The size of the lithium ion battery is another factor for the lasting of the lithium ion battery. Bigger batteries can last for the longer time before they require to be charged. Example of this is the batteries of handy cams. There are lithium ion batteries available for the same handy cam with different usage timing. Some batteries can give the timing of one hour and some up to the 3 to 4 hours. So the time after which a lithium ion battery is required to charge only depends upon the type of application you are using the battery for. Other factors like temperature also come into the act but they are very minor factors and can be ignored.

laptop batteries shop here

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Thursday, February 28, 2008

Toshiba Satellite P35-s611

Toshiba Satellite P35-s611 review

Toshiba bills the Satellite P35-S611 as "the ultimate gaming machine" but stocks it with a pile of last year's components. Faced with the demanding system requirements of high-octane games such as Doom 3 and Half-Life 2, today's top gaming laptops need to deliver sizzling performance--and many are doing so in cases that are slimmer and lighter than those of last year's top models. Unfortunately, the Satellite P35-S611 does not convert its massive size into massive power.

Weighing 9.3 pounds (10.8 pounds with its considerable AC adapter) and running approximately 16 inches wide, 11.25 inches deep, and just less than 2.25 inches thick including its rubber feet, the Satellite P35-S611 is one of the larger desktop-replacement notebooks we've recently seen, particularly since a number of vendors have begun to phase out their supersize Pentium 4 models. The Satellite P35-S611's lid is dark blue, and the interior is silver and black. The keyboard is quite wide; the keys are big and reasonably firm. The touch pad is a bit small for our liking, and the mouse buttons are nice and wide, but they're too slim, and they lack any texture to catch your fingers.

The Satellite P35-S611 has a wide-aspect 17-inch display that features a 1,440x900 native resolution; the screen's glossy covering is reflective, which can be distracting. To the right of the keyboard is a vertical row of multimedia controls for operating the Satellite P35-S611's optical drive; the laptop can play CDs (but not DVDs) without booting Windows first. We appreciate the Satellite P35-S611's external volume control wheel, but we wish that there was a mute button, too, and that they both were located near the rest of the multimedia controls. The machine is equipped with a pair of crisp, though not terribly loud, Harman Kardon stereo speakers, which sit below the keyboard in the lower right and left corners so that your hands don't block the speakers when you're typing. Still, we wish the speakers were situated along the front edge so that you could close the lid while playing a CD.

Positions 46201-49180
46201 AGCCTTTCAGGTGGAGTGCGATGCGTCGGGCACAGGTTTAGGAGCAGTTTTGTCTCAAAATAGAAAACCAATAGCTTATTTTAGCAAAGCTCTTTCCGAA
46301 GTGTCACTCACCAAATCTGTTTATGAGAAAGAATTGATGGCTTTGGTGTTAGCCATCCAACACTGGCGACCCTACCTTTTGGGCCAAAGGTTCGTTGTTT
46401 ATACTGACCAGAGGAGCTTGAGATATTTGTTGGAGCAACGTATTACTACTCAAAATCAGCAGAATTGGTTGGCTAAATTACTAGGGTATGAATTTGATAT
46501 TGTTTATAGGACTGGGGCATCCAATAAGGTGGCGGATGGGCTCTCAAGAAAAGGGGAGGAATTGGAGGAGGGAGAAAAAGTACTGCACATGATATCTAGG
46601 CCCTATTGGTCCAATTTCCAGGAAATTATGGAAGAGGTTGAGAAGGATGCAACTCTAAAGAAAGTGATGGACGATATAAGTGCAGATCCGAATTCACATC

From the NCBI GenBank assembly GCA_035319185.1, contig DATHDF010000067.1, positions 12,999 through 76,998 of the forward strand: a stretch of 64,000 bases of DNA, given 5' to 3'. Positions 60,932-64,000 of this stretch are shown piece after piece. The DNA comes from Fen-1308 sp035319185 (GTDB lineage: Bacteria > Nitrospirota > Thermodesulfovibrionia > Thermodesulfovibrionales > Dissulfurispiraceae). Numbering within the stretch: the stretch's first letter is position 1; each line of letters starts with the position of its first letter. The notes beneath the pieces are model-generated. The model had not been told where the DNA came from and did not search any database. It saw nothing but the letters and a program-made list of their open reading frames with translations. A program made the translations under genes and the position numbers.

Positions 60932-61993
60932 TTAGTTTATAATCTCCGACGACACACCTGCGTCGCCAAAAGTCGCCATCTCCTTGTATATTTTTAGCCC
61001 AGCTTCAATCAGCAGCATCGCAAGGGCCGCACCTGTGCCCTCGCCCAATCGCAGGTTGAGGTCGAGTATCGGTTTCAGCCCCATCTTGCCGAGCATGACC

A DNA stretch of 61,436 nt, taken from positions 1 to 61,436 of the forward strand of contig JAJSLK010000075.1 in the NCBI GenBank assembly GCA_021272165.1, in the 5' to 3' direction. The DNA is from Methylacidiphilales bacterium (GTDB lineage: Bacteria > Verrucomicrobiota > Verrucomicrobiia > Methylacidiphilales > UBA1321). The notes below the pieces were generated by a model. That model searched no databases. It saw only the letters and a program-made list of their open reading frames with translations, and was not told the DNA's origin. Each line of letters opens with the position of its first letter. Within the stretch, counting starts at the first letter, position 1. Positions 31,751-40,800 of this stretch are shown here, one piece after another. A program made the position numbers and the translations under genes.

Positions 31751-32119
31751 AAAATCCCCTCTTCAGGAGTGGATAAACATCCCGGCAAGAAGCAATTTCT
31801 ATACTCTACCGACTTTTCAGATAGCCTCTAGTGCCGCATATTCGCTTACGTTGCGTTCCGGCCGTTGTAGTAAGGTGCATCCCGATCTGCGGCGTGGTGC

There aren't any major ports or connections missing. The Satellite P35-S611 has three USB 2.0 ports (one on the right, two in back); a four-pin, unpowered FireWire (a.k.a. IEEE 1394) port; a VGA connection for hooking up to an external monitor and an S-Video output for connecting to a TV; and one PCI Express card slot. Aside from a headphone and microphone jack, there's also a handy 4-in-1 memory-card reader that supports SD, MultiMediaCard, Memory Stick, and XD formats. The slot has a removable rubber cover, good for keeping stray debris out of the slot; unfortunately, the cover is not permanently tethered to the notebook and it could easily be lost. For getting online, you get a V.92/56Kbps modem and 10/100 Ethernet connections, as well as built-in 802.11b/g Wi-Fi with Atheros SuperG technology. Our test unit was configured with a multiformat DVD burner. Toshiba bundles a decent software package with the Satellite P35-S611: our system arrived loaded with a trinity of Microsoft apps, including XP Home, Works, and OneNote, as well as ArcSoft ShowBiz DVD 1.3 and Sonic RecordNow for burning CDs and DVDs.